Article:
I'm having another mid-life crisis. Bear with me, I know I do this a lot.
Taking Sprocket for a walk on Sunday, I suddenly panicked about my life. I saw an old lady walking into the senior community across the street carrying groceries. It was afternoon, and I hadn't done anything with my day (life). Time was slipping away. I thought about her: Was this the most important thing she had planned today? Living out her senior years? In Farmington? Utah? Would she look back, perhaps in a diary, one day and read, "Dear Diary, today I walked to the store. Eggs were on sale. Spent the rest of my day in my living room. Alone."
I feel really small. What the fuck am I doing with my life? What have I put my heart into? What have I created that made a difference? Why am I so fucking boring? What do I do with myself? I didn't run. I haven't written the next great American novel. I haven't mastered a new song on the piano. My guitar is collecting dust. You get the idea.
A general sense of dis-passion is making me lose faith in myself.
I took a break from running because it had become all consuming; a relationship that had swallowed me whole. People associated me with running, overlooking the fact that I'm not very dedicated. Or, that I'm not any good at it, really.
Now, I spend my afternoons on pinterest, or stalking my celebrity crush (I'm obsessed), or watching Netflix. I find plenty of time each day to groan at the people taking up space around me: snarky Davis County moms who hate everything except khaki capris, SUVs, and A-line hair cuts. I get irritated by selfies, bored by religions that encourage their members to prosthelytize on Facebook, and I rage against the liquor laws in my state.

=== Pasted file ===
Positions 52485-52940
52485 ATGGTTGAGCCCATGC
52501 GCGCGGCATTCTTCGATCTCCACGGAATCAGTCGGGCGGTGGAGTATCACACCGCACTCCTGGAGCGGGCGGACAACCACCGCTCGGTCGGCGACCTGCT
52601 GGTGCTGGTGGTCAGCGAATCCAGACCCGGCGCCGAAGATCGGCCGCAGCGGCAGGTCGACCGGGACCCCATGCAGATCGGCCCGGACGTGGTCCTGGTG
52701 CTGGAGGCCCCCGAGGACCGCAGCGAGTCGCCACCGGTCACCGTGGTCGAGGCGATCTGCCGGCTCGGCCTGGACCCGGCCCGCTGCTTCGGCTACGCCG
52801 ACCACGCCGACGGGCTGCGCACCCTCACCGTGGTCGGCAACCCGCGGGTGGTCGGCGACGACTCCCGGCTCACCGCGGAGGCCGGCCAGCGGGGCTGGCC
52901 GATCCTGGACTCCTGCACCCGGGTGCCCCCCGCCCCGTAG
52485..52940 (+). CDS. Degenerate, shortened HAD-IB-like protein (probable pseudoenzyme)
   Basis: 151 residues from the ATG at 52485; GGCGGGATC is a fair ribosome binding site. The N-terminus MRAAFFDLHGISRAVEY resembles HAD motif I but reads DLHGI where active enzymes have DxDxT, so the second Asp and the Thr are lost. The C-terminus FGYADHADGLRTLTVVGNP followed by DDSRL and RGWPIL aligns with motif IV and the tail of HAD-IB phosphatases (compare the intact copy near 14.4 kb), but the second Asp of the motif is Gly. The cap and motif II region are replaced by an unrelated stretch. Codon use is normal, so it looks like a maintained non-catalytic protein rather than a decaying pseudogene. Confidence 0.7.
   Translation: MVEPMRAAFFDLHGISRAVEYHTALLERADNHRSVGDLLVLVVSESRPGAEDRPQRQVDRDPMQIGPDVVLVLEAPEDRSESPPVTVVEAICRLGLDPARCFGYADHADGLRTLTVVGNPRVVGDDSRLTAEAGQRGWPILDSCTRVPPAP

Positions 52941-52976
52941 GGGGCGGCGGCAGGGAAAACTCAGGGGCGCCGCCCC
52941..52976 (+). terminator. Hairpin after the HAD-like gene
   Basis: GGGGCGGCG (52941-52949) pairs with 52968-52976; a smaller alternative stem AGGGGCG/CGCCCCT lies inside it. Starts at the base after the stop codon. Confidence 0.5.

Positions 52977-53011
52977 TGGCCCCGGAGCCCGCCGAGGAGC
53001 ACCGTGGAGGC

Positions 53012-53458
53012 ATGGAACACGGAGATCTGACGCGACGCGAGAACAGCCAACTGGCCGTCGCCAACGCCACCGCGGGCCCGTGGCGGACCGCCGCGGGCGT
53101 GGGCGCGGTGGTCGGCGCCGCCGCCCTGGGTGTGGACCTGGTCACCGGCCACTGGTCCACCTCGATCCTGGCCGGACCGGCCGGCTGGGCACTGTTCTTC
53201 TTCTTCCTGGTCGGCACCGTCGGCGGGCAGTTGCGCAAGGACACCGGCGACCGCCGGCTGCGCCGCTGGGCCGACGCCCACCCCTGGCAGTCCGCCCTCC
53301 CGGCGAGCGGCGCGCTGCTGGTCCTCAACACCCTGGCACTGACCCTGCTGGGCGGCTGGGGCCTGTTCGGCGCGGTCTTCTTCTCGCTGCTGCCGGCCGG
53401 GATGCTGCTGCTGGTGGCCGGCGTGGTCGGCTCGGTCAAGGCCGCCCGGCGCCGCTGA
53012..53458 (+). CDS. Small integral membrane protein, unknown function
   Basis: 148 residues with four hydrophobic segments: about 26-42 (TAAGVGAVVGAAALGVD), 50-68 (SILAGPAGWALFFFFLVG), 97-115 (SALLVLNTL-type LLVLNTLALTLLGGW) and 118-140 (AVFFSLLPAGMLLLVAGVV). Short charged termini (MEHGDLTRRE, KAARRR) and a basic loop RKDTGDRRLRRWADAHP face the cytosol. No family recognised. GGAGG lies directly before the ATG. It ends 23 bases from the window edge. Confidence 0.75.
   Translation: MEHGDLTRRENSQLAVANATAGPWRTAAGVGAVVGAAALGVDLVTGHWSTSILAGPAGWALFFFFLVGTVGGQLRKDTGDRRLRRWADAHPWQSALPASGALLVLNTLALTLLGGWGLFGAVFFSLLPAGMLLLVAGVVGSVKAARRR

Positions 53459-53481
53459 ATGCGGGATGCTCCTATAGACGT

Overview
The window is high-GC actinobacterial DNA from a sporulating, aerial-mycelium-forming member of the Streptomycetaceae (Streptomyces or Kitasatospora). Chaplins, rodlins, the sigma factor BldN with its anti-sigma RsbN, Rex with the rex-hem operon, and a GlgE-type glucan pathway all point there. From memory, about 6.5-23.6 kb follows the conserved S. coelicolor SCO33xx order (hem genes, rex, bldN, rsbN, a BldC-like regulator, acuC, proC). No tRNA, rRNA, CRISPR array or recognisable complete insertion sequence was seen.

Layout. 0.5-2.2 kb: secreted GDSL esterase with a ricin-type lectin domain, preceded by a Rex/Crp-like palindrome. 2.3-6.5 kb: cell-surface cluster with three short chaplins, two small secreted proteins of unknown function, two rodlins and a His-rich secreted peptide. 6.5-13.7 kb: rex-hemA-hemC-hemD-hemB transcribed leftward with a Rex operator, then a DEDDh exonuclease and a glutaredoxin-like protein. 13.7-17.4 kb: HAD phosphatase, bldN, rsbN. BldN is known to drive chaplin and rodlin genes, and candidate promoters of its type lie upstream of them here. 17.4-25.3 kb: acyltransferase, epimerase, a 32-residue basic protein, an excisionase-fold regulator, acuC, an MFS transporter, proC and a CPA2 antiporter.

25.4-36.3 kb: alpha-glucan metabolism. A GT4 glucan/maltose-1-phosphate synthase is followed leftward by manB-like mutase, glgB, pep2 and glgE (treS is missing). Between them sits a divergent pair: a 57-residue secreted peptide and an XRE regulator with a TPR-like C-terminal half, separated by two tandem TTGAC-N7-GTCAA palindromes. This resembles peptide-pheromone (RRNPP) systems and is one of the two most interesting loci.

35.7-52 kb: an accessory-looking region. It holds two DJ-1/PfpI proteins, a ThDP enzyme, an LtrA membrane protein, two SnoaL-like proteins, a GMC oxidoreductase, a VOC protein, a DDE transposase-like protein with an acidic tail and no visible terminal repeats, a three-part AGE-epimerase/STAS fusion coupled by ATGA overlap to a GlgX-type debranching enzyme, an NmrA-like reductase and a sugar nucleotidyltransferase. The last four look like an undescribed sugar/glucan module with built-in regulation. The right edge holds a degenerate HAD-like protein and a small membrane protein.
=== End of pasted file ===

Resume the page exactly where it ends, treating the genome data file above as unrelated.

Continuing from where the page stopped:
In short, I've become the most boring person I know.
|Here's my fucking selfie.|
I'm not even sure why I'm doing it. I guess because it's a great race. I have good memories of running it in the past. But, also, because there won't be any repercussions if I don't do it, except that I will continue to grow discontented with my comfortable lifestyle. (Seriously, great job, good weather, happy days - it's not what I'm used to.)
I brought this up to a friend the other day, and she had two things to say to me. First, she gave me some running advice she heard while running with Cory Johnson, who said, "Don't let nothin' in that don't serve you."
And, second, her own advice: "Just be kind to yourself."
So, that's what I am taking with me. That, and my new iPod, as I have lost yet another one. Wish me luck.
|The selfie of a bored and lonely millenial.|